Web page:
Oil drilling rig count at 58 and still falling
WILLISTON, N.D. - North Dakota has fewer than 60 drilling rigs operating in the state for the first time since 2009, about a third of what were operating a year ago.
WILLISTON, N.D. – North Dakota has fewer than 60 drilling rigs operating in the state for the first time since 2009, about a third of what were operating a year ago.
The state’s rig count fell to 58 on Monday, with three more rigs scheduled to become idle after crews complete drilling the current well.
The last time North Dakota’s rig count was below 60 was in October 2009 when the state had 55 rigs, said Alison Ritter, spokeswoman for the Department of Mineral Resources.
A year ago, North Dakota had 171 active drilling rigs, but that figure has steadily fallen as oil prices dropped to the lowest rate since 2008.
“From a year ago, it’s quite shocking,” said Ron Ness, president of the North Dakota Petroleum Council.
Lynn Helms, director of the Department of Mineral Resources, said in December, when the rig count was 65, that he expected it to fall by another 10 as companies continue to cut back on costs. Ritter said Monday that projection still holds true.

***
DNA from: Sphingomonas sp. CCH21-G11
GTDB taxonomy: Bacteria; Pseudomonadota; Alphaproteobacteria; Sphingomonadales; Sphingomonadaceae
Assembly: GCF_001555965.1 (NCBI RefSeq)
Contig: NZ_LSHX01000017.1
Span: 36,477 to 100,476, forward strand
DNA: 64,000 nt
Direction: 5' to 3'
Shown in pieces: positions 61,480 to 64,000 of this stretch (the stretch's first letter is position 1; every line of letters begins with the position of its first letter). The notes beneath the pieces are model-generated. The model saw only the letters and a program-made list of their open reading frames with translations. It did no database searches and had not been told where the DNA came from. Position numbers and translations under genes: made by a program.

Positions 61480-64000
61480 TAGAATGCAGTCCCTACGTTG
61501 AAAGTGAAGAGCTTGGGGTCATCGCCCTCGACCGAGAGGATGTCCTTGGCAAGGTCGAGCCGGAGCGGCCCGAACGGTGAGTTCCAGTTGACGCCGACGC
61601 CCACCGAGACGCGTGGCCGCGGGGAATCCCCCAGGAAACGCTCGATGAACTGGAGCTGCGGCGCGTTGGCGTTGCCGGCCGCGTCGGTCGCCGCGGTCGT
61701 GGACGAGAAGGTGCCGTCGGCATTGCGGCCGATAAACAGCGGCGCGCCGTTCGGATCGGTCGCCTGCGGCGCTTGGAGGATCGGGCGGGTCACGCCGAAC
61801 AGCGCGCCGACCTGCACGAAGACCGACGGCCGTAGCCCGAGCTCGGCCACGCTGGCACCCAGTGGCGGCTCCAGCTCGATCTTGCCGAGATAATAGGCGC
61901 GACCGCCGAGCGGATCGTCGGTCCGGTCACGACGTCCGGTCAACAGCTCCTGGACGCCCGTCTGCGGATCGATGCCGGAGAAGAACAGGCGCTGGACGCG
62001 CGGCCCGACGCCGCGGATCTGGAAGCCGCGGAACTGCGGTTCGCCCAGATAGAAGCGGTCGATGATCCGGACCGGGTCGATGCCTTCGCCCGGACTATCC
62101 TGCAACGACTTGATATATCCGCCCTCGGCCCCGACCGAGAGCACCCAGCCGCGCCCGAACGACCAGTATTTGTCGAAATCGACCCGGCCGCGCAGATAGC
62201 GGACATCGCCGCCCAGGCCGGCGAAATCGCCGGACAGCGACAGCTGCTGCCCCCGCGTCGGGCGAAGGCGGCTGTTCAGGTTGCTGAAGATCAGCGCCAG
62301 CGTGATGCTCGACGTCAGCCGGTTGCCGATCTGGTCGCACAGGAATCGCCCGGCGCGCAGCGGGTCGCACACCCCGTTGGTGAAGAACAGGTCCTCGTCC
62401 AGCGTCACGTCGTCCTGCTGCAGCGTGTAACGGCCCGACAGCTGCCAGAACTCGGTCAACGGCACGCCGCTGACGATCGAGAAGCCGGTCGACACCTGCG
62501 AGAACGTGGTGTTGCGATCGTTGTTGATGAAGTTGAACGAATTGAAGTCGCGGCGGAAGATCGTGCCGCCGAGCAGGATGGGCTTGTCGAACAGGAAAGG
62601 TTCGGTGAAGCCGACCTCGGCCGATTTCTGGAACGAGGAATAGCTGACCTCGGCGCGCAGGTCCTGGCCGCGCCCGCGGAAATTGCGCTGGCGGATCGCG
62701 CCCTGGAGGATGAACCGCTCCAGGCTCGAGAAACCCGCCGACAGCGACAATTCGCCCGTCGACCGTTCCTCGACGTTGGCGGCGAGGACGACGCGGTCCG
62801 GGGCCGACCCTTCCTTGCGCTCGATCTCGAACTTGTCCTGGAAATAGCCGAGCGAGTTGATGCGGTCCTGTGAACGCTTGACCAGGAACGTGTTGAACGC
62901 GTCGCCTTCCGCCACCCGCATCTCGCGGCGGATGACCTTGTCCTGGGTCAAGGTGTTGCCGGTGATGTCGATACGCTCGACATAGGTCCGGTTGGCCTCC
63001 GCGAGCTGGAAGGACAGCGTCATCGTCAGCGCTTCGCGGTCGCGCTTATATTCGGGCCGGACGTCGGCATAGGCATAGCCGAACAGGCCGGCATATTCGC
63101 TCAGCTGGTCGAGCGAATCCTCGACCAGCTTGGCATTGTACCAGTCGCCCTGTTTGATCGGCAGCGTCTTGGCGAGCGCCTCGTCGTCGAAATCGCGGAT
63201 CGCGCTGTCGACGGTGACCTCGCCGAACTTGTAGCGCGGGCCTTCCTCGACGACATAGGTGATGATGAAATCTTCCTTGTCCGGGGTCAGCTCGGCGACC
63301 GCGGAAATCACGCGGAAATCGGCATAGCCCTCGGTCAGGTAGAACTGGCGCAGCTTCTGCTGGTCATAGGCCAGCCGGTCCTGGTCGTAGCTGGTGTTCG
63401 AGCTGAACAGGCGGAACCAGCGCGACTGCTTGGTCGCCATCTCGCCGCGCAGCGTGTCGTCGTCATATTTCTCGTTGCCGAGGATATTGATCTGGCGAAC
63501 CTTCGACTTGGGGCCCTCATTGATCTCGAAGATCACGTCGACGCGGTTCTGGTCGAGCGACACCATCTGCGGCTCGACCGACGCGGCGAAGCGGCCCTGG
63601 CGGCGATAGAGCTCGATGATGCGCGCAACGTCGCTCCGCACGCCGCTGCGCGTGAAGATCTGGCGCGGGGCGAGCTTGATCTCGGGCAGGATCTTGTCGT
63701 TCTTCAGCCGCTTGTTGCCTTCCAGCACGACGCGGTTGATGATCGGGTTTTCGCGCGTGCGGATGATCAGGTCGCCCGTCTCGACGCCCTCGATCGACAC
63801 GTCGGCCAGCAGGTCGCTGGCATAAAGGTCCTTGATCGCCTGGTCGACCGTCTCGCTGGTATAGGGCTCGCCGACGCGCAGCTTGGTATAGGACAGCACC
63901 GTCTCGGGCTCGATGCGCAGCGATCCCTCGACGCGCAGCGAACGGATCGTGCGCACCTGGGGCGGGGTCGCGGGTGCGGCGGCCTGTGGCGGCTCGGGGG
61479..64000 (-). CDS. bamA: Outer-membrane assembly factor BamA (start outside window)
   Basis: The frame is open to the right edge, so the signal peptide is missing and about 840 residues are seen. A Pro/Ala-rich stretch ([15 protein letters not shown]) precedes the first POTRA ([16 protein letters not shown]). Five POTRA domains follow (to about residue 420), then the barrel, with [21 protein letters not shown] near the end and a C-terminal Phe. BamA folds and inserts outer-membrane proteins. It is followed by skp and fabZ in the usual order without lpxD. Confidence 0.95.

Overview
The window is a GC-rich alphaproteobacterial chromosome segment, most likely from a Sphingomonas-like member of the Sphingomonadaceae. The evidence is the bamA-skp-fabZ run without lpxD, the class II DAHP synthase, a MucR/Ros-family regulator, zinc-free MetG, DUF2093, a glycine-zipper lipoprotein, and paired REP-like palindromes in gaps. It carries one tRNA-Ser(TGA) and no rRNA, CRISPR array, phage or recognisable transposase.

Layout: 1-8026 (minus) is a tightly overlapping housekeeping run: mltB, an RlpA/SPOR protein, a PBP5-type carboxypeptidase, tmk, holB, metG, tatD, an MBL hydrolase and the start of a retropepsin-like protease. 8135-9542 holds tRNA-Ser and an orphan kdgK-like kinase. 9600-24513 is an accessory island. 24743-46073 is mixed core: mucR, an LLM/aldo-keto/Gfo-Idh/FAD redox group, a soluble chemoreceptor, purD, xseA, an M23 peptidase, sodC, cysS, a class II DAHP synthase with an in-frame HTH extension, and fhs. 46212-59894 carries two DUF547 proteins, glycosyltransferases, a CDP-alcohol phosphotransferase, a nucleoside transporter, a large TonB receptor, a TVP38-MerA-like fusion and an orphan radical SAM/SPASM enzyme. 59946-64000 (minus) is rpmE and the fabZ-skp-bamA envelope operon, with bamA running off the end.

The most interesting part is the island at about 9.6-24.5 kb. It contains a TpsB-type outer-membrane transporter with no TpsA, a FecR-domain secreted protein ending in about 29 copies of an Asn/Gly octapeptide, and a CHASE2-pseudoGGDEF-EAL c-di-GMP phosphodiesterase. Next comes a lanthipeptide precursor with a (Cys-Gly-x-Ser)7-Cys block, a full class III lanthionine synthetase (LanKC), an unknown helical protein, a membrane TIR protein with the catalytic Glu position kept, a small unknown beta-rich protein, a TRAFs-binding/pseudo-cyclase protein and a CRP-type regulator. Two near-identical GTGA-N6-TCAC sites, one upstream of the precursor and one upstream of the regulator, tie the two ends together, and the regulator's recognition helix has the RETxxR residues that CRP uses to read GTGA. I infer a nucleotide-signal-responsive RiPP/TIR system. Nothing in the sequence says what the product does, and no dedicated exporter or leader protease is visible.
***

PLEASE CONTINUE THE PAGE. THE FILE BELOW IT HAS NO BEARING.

Although the rig count is one indicator of how busy oil activity is, Ness said the big thing to watch in 2016 is how many wells companies complete.
At the end of October, the state had 975 wells that were drilled but waiting on hydraulic fracturing crews as companies prefer to keep the oil in the ground until prices recover.
Ness said companies don’t have much optimism for the first part of 2016 and he expects more well completions to be delayed
“They are likely to sit as tight as they possibly can,” Ness said.
Drilling is concentrated in the core area of the Bakken, where companies can get the highest returns on investment.
McKenzie County continues to have the most drilling with 25 rigs active on Monday. Dunn County had 13, Mountrail County had eight and Williams County had five active rigs on Monday.
Divide and Burke counties each had two active rigs and Stark, Bowman and Renville counties each had one.
The Department of Mineral Resources estimates that every rig supports about 120 jobs.